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Organic Consumers Association

Whole Foods Pushes Forward on Product Labeling Initiatives

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Over the past few years, Whole Foods Market has gotten much stricter about where its products come from.

The natural foods grocer has rolled out a series of standards regarding animal welfare, seafood sustainability and genetically modified ingredients - to name a few - that is unprecedented in scope for a major food retailer.

Whole Foods officials say they're staying true to their core values, while also reacting to changing times and concerns from their customers.

"I would represent these latest efforts as a further step in a direction we've been pursuing for 32 years," said co-CEO Walter Robb. "Which is to provide some sort of clarity, some sort of definition, some sort of leadership in the marketplace."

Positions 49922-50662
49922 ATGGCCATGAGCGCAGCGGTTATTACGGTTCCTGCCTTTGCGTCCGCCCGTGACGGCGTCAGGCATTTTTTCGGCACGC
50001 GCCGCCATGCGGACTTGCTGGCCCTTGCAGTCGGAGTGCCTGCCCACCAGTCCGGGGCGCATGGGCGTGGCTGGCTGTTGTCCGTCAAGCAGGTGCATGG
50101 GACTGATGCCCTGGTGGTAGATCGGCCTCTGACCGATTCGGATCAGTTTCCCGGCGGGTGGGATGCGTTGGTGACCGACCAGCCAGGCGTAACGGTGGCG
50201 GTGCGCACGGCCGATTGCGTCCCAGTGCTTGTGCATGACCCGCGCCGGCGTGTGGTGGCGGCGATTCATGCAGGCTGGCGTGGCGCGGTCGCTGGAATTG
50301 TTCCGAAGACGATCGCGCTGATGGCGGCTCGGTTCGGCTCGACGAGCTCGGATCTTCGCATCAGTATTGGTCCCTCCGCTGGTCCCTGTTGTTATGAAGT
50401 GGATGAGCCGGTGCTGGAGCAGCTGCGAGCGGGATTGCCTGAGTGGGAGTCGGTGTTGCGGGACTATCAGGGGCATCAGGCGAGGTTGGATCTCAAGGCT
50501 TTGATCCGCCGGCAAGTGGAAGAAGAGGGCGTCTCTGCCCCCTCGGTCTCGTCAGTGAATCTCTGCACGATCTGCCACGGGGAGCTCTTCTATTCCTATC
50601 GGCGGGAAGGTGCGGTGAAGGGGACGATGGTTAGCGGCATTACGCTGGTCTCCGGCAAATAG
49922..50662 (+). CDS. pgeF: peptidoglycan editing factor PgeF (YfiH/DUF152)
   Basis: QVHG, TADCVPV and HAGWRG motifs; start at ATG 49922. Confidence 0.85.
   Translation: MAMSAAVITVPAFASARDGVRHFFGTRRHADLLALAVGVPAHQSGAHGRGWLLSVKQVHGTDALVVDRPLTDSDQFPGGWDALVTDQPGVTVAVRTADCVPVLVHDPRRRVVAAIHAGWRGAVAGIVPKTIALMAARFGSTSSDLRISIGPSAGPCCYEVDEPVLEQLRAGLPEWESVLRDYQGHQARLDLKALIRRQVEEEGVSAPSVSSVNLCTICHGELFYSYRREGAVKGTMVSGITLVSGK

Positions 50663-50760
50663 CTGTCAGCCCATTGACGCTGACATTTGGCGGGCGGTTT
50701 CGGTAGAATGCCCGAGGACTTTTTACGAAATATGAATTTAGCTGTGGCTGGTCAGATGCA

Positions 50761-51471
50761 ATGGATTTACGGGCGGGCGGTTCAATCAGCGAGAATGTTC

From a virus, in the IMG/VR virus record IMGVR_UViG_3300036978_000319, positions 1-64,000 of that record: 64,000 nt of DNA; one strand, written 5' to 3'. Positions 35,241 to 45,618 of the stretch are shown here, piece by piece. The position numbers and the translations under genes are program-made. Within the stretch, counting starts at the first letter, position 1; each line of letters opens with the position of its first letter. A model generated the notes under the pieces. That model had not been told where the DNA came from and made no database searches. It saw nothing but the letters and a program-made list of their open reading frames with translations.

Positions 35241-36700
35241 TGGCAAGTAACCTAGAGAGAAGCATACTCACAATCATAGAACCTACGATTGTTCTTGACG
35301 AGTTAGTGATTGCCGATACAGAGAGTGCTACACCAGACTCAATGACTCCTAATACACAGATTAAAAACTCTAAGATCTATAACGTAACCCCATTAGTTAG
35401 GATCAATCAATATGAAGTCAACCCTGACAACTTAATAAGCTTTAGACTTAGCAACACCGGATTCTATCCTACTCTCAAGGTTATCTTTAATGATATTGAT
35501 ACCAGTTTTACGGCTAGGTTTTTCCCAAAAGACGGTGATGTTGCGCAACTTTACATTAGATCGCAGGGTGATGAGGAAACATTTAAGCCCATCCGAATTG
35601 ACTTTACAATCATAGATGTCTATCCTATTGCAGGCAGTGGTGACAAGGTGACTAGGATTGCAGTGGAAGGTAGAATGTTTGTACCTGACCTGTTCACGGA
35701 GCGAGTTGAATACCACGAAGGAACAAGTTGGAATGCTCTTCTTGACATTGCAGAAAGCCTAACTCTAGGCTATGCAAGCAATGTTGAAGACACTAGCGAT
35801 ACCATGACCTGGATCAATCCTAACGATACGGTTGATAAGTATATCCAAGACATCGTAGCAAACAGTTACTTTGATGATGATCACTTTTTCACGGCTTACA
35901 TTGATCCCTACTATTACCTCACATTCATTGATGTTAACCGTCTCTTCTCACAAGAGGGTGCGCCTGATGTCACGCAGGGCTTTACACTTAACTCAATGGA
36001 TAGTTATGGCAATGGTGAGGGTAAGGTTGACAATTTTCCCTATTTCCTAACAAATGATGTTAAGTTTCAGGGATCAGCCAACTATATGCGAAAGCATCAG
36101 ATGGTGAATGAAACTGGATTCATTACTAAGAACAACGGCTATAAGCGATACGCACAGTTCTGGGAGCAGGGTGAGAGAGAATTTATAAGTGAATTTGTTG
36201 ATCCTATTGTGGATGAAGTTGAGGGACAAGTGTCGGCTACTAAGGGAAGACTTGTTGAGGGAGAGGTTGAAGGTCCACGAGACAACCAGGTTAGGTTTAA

And while it's impossible to predict the future, given Whole Foods' prominence, they could impact the larger grocery industry as well.

While most supermarket chains have their own sets of standards, Whole Foods' appear to be the most stringent in the industry, analysts say.

"They've definitely taken it to a whole different level," said Brian Yarbrough, an analyst for Edward Jones.

Since 2010, the Whole Foods has unveiled the following standards:

- A color-coded rating program that measures the environmental impact of its wild-caught seafood. A green rating indicates the species is relatively abundant and is caught in environmentally friendly ways. The worst, a red rating, means the species is overfished, or that the methods used to catch it harm other marine life or habitats. Red rated species were eventually phased out by Whole Foods.

- An animal welfare rating system for meats and other livestock products. The five-step rating system starts at step 1 (animals aren't kept in cages, crates or crowded) to the highest tier, where animals spend their entire lives on the same farm.


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